PFOA 2005
Top engineer: DuPont hid dangers for years of chemical within teflon, paper products.
By Mark Gruenberg. December 6, 2005.


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December 6, 2005

ILCA Online, Washington D.C.


By Mark Gruenberg
PAI Staff Writer

WASHINGTON (PAI) – A former top engineer for DuPont, plus company documents he disclosed, show that for at least 20 years, the firm hid the dangers of a cancer-causing chemical mixture, PFOA, that is in both Teflon and paper products. At a Washington press conference in mid-November by the Environmental Working Group, Glenn Evers, a 22-year DuPont veteran and former chair of its technical committee, described DuPont efforts to keep using the chemical mixture, ammonium perfluorooctanic acid, also known as PFOA or C8. The environmental group said a federal scientific board identified PFOA/C8 as cancer-causing.

PFOA is one of a class of perfluorinated chemicals (PFCs), the Environmental Working Group explained. “PFCs pollute the blood of over 90 percent of Americans, are widespread in the food supply, are some of the most persistent synthetic chemicals known, and have health risks ranging from increased cholesterol levels to reproductive and developmental effects to cancer,” it told the Bush administration’s Environmental Protection Agency in a letter sent simultaneously with the disclosures.

EWG asked EPA to fine DuPont more than $300 million for covering up the data, but the agency reached a settlement–terms undisclosed–with DuPont on Nov. 29.

“PFOA (is) a Teflon related chemical that was recommended for classification as a likely human carcinogen by the EPA’s independent Science Advisory Board,” its letter reminded the agency. EWG also sent Evers’ statements and internal DuPont evidence.

The Steel Workers have publicized the threat of PFOA/C8. USW represents 1,800 DuPont workers nationwide, though not at the DuPont plants in Parkersburg, W. Va., and Fayetteville, N.C., where PFOA/C8 contaminated rivers and groundwater.

Early this year, DuPont settled a lawsuit by Parkersburg residents angered over its refusal to admit the contamination by paying $120 million. And USW has distributed literature to DuPont workers outside the Fayetteville plant, discussing C8's danger.

C8/PFOA “affects these communities and these workers, and we’re the only national union presence” in the chemical industry, explained USW spokeswoman Lynn Baker. Her division of USW is the former PACE and, before that, the Oil, Chemical and Atomic Workers. “It makes sense for us to try to help these workers” because of the union’s expertise in chemicals “and because nobody else is” helping them, she adds.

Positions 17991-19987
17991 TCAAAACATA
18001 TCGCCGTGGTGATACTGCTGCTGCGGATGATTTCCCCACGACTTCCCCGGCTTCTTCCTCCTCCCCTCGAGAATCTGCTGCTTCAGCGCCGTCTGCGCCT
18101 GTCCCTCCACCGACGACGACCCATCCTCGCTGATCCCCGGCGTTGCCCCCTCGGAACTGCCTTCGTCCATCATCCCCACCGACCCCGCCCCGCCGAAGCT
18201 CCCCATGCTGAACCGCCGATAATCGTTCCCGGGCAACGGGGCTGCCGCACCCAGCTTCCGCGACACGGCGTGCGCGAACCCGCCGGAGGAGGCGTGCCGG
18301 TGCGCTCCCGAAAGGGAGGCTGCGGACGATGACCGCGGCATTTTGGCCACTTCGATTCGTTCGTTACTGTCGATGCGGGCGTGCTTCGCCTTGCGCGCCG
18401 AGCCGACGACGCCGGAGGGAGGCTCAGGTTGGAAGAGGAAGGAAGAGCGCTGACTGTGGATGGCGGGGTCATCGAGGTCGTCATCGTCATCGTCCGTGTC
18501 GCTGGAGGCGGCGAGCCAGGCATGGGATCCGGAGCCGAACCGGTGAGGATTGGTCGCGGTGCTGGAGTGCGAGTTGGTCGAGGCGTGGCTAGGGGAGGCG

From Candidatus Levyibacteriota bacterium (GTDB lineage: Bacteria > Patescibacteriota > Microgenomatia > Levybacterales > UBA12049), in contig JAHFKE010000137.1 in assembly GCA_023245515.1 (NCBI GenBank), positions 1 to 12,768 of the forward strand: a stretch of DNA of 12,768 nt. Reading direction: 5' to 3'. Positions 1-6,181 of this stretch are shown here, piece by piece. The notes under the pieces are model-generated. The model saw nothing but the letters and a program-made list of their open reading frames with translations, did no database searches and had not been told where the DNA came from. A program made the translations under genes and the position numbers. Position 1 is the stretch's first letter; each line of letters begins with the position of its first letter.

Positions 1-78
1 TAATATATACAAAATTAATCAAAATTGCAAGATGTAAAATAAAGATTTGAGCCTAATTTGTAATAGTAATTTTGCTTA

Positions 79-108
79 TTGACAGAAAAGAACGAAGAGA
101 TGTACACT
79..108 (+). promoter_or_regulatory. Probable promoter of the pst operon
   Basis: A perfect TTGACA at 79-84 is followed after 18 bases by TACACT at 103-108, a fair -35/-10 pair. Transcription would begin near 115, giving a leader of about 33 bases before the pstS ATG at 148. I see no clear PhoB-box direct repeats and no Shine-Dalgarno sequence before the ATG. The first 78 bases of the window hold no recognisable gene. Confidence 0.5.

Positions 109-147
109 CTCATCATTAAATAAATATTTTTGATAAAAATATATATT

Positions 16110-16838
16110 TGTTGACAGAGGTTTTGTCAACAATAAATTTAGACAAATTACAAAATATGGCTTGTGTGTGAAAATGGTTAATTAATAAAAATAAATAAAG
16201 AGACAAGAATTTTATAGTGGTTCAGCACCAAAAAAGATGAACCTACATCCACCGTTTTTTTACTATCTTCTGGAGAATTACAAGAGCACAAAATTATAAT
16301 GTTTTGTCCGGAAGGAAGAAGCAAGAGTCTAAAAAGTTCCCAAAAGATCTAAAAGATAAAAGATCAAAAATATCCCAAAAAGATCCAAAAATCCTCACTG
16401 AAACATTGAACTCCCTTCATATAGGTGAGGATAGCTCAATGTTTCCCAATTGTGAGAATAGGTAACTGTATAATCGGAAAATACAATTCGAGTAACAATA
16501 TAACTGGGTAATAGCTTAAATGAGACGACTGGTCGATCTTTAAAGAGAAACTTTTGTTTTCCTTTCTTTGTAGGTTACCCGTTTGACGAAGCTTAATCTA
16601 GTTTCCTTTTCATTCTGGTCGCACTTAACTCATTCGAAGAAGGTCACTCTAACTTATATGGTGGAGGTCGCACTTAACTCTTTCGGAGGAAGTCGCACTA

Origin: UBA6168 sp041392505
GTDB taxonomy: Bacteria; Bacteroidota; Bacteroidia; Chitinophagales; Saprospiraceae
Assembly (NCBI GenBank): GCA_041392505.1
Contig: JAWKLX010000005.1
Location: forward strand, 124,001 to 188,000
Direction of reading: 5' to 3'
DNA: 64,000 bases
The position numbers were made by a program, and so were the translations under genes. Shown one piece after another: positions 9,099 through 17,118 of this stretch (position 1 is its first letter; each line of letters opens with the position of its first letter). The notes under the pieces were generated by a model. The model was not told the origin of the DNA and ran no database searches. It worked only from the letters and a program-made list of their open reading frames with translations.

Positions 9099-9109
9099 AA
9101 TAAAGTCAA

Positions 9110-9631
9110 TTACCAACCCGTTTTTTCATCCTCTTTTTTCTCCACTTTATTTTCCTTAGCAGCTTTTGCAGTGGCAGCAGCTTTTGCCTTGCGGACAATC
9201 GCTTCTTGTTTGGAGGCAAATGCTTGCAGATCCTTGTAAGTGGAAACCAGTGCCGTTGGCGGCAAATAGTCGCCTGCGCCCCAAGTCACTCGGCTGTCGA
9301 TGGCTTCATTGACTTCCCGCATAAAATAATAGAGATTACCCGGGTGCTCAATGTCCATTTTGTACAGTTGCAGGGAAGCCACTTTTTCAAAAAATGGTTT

Evers was DuPont’s “top engineer involved with designing and developing new uses of grease-resistant, or perfluorinated, chemical-based coating for paper food packaging,” EWG said. He also called himself “a dedicated company man.”

DuPont has denied PFOA/C8's danger, saying “it is not aware” the product is responsible for the illnesses EWG and the lawsuit cites. "If we had any reason to believe that [there] was a safety issue for fluorinated telomers based products, we wouldn't have commercialized them," DuPont Director of Planning and Technology, Robert Ritchie, told a newspaper in its headquarters, Wilmington, Del., two years ago.

Previous data about PFOA/C8 came from that Parkersburg lawsuit and a shareholders’ complaint to federal regulators against DuPont officials. They said the company’s Parkersburg fine and the coverup of dangers of PFOA affects its stock price and the value of their holdings.

Data Evers disclosed and that EWG and he turned over to Bush’s EPA included:

* In the mid-1960s, DuPont convinced the federal Food and Drug Administration to give C8 and its class of chemicals a quick 90-day test, rather than the normal 2-year test, before licensing, to see “how much of the paper chemical coating, which is applied to give packaging grease or liquid resistance, could contaminate food.” In return, there would be a 1,000-fold increase in the “safe” level of PFOA in humans, Evers said.

That test was based on the presumption that PFOA would quickly move through humans, not remain. But “as a company expert,” Evers found DuPont knew, by 1981, that PFOA and similar chemicals accumulate and stay inside humans. He said he did not know if DuPont ever told federal officials about that. EWG also released a 1973 DuPont toxicological study “in which it was unable to find a safe level of exposure in lab animals, and that the chemicals were toxic to the kidneys, liver and blood.”

* Another chemical, Zonyl, also used in packaging, breaks down within the body and is metabolized into PFOA. A 1987 DuPont document shows the firm’s Dr. Richard Goldbaum “found the company's marquee paper packaging coating chemical, Zonyl RP, could contaminate food at over three times the federal safety standard, while two effective alternatives contaminated food at half the federal maximum level.”
Evers, who also received the study results, went to Goldbaum and Goldbaum’s supervisor. He argued the high levels were “an enormous problem” and asked them to yank Zonyl –and PFOA with it–from the market. They told him they would “take care of it” but DuPont continued to market the chemicals and put them into paper packaging.

DuPont did not recall Zonyl, shelved the safer alternatives, and continued to make–for 18 years–chemicals that would contaminate consumers' blood, Evers said.

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